I stood in front of the mirror, and slowly waited for three minutes to pass.
I thought that for sure there would be two pink lines. I took a deep breath, and brought the stick in my range of vision. One line, clear as day. I looked at different angles, convincing myself that I might see another faint line if I looked close enough. The stick had drops of tears from my eyes, but there wasn’t ever two lines. This early morning bathroom routine has happened more times than I can count. I was so certain that this time it would be positive, I longed so hard for it to be. I felt that it can’t be negative again for the 20th month in a row.
Secondary infertility came sliding into my life like a bat out of hell.
I giggled when we got pregnant with my son because it happened so fast. I knew (or thought I knew) that the second time around my body would remember how easy it was to get pregnant and it would happen just as fast. We waited until my son was a year old, because, well, I had it all figured out. Each month that passed by I thought, “no big deal.” That was until it was multiple months, and now about two years of negative tests and no baby.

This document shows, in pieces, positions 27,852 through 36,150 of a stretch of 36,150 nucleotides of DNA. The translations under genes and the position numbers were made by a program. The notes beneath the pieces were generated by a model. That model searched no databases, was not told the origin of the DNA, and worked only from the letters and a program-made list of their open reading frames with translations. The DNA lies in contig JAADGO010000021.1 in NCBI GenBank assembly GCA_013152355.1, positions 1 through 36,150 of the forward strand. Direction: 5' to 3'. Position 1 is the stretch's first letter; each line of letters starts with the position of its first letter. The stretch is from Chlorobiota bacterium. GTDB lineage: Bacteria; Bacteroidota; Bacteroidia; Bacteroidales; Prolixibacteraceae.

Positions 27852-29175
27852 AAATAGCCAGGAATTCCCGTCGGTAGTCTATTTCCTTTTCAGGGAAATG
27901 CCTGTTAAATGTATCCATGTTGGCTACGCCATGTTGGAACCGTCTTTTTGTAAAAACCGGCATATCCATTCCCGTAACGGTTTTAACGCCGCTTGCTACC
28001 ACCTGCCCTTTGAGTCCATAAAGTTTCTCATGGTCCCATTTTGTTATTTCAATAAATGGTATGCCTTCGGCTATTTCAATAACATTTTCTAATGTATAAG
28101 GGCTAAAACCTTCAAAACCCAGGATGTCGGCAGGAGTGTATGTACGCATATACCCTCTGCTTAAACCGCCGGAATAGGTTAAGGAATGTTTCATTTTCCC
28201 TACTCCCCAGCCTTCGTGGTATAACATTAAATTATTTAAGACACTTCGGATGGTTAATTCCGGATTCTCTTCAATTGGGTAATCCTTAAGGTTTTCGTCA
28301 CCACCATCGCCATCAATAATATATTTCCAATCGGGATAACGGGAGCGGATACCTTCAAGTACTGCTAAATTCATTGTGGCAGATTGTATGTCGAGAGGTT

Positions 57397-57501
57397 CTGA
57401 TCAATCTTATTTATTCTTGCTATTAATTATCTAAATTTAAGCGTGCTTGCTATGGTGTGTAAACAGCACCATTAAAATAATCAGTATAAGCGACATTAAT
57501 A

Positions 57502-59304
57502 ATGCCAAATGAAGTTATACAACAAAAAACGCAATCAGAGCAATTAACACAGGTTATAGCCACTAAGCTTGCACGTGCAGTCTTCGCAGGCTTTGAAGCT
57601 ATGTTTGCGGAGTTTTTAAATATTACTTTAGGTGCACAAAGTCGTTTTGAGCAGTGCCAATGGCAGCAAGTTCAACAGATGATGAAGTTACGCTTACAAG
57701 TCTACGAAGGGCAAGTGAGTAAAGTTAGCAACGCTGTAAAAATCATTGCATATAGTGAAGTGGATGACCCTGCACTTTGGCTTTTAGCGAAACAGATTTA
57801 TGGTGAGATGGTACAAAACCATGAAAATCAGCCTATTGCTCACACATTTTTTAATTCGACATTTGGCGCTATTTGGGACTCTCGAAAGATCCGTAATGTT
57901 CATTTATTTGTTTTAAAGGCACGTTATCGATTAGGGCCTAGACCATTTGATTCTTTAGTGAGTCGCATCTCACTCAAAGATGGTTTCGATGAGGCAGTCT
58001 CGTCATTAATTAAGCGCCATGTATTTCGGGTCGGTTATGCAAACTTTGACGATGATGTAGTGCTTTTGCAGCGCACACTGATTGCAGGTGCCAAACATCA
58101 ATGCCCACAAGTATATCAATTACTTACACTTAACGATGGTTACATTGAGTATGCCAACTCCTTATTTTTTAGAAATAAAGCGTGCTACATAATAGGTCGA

This infertility topic isn’t talked about, it isn’t passed around mom groups freely like sleep training, and car seat safety is. Secondary infertility is only present at 4 a.m. with women locked in their bathroom.
Infertility is passed over by people telling us to “Relax,” and “It will happen,” or the most gut wrenching response ever, “…when you least expect it!” Funny thing is, there is nothing about least-expecting anything for moms like us. Our sex life is planned out like a fine-tuned military operation, and our cycles are charted on iPhone apps and scratch paper in the bathroom. We have relaxed so much about the possibility of IT happening, yet IT happening seems impossible for us.
The days that I would take three pregnancy tests are some of my darkest days. I am filled with grief. The grief of the missed opportunity. The grief of not being able to tell my husband (who longs for a baby just as much as I do) that our family is going to be complete. The grief of decorating another nursery. The grief of having to wait another whole month before the opportunity comes again. It’s the hardest feeling to explain, and one of the hardest to feel.
If you’re like me, and hope and pray for a positive pregnancy test, this post is for you. It is for the women who have spent sulking minutes in her bathroom at 4 a.m.
I am not going to tell you to relax and just that it will happen. What I want to tell you is that this badge of honor that we are wearing, this armor that we are shielding our broken hearts is something to be proud of. We are walking this unwritten path of discomfort and heartbreak together. We are completing our family with every last ounce of hope. We are infertility war heroes. We are strong and so brave.